From the above synopsis, it could be imagined that “The Third Murder” is a simple murder mystery, the only difference being that it’s a ‘whydunnit’ instead of the usual whodunnit. However, this is first and foremost a Hirokazu Koreeda film, before being a representative of any particular genre. So, like every Koreeda picture, it’s a quiet, contemplative film, the real investigation having less to do with the murder in the plot and more with the very concept of truth itself – the director’s thesis being that, due to the elusive nature of it, it’s practically impossible to ever truly reach it.

“The Third Murder” is most reminiscent, in that way, to Kurosawa’s “Rashomon,” but Koreeda opts never to do any visual recreations of each character’s versions of what happened, an intriguing choice that adds to the overall sense of mystery, of the impossibility of reaching a definitive, satisfying answer. That philosophy might irritate some viewers, since it’s antithetical to the idea of the murder mystery genre of clean solutions, but those familiar with Koreeda’s style will certainly be satisfied.


7. Big Bad Wolves (2013)

Big Bad Wolves

Famously elected by Quentin Tarantino as the best movie of 2013, “Big Bad Wolves” seems exactly the kind of thing you’d expect him to adore: a mean and overwhelmingly nasty revenge thriller that finds more comedy in gruesome torture scenes than a rom-com finds in cute mishaps.

That’s no small feat: everyone knows that comedy is difficult, but dark comedy (particularly comedy as bleak as this one) is even harder, since making you laugh about things so horrific takes a very specific type of skill. “Big Bad Wolves” has that in spades; it’s safe to say you won’t find anywhere a funnier story about child murder and torture.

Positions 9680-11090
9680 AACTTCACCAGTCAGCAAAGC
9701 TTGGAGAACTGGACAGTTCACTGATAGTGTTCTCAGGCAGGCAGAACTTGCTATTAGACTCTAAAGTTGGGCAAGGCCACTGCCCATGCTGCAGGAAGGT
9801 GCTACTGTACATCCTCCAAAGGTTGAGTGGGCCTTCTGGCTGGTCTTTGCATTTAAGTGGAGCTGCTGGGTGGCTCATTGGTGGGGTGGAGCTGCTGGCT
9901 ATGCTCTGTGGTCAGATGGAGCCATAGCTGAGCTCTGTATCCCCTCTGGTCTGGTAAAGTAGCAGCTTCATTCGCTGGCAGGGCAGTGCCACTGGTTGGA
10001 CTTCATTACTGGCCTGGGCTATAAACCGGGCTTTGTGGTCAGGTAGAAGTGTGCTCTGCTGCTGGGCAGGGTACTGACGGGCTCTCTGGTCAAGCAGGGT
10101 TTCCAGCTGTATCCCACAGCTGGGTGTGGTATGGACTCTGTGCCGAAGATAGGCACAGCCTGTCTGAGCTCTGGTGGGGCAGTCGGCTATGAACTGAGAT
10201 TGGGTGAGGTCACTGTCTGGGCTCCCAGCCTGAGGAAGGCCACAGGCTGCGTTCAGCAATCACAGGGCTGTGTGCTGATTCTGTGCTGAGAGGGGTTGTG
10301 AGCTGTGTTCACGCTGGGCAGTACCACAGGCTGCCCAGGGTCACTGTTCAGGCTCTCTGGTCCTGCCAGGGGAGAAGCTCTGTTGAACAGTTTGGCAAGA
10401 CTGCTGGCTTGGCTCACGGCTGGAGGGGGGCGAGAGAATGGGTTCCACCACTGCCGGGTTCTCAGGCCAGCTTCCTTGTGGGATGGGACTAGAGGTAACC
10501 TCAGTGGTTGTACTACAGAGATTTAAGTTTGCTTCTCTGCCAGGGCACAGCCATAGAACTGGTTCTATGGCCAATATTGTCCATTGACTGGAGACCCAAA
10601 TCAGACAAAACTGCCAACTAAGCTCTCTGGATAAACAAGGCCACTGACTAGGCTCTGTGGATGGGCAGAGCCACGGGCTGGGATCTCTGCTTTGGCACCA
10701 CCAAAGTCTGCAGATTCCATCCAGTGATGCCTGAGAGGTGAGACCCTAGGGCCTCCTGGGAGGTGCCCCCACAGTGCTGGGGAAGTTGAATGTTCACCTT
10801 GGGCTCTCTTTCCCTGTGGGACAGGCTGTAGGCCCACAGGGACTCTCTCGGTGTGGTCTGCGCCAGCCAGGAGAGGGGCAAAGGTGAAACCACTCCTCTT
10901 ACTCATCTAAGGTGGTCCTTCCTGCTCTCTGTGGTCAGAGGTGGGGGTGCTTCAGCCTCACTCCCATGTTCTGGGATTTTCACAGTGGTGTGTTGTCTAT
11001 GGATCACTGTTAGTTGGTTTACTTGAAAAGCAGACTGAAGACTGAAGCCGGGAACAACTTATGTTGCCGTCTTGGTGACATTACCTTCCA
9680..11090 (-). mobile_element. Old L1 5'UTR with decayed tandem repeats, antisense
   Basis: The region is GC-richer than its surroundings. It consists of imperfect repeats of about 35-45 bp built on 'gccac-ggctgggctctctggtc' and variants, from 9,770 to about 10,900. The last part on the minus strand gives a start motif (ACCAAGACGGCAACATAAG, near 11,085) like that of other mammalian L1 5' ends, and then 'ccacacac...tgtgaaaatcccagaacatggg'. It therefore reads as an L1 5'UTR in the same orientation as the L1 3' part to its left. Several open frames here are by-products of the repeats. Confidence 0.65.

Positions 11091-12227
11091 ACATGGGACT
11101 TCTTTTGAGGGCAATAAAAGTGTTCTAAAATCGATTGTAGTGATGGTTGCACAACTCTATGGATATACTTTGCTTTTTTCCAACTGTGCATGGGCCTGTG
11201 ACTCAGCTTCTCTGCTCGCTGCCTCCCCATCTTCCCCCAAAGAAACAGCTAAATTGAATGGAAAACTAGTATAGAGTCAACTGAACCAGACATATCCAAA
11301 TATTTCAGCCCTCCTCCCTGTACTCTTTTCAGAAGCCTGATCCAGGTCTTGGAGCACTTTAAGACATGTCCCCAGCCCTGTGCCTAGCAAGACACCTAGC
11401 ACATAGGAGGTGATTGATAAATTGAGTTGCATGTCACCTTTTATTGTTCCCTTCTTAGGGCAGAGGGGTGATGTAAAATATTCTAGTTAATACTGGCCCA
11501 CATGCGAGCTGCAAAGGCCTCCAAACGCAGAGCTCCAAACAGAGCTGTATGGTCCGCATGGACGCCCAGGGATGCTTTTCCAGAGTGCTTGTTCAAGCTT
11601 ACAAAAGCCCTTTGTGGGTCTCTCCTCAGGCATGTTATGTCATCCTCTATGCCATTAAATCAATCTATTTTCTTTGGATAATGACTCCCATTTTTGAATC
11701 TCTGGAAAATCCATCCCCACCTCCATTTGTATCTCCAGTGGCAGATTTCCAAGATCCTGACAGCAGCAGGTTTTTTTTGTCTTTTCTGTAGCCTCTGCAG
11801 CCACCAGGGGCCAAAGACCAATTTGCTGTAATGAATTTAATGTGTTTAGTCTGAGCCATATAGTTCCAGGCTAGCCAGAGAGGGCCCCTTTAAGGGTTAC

The real trick the movie pulls off is that it still manages, despite its gallows humour, to be a genuinely tense thriller and finishes on a punch to the gut that delivers the desired devastating effect. A high wire act of tone balancing that merits the adoration it received from Tarantino.


6. Cold Fish (2010)

Cold Fish (2010)

The Hays Code may have ended more than 50 years ago, but the general morality that birthed it into existence is still very much prevalent in American films; outside of hardcore exploitation flicks, even the best of genre cinema is very tame. Violence, sexuality, and the perverse relationship between those two things are barely explored past what has come to be the generally accepted limit.

Those limitations are something so pervasive that it’s even difficult to realize what’s missing from genre cinema until one sees something truly deranged, like Sion Sono’s “Cold Fish.” It’s like Sono watched Sam Peckinpah’s “Straw Dogs” and thought, “Not nearly vile enough,” so he decided to do his own spin on the story of a mild-mannered man being driven to release his inner beast. Of course, being who he is, the filmmaker also adds to the mix some serial killers, mutilation, domestic abuse, and sexualized murder.

What’s smart about Sono’s approach, however, is that he takes time before unleashing full-blown chaos, steadily increasing the amount of gore and absurd behavior until it reaches its zenith with the orgiastic final 30 minutes of pure depravity. There’s no filmmaker who can rival Sono for the ability to make you laugh uncontrollably while feeling guilty about it.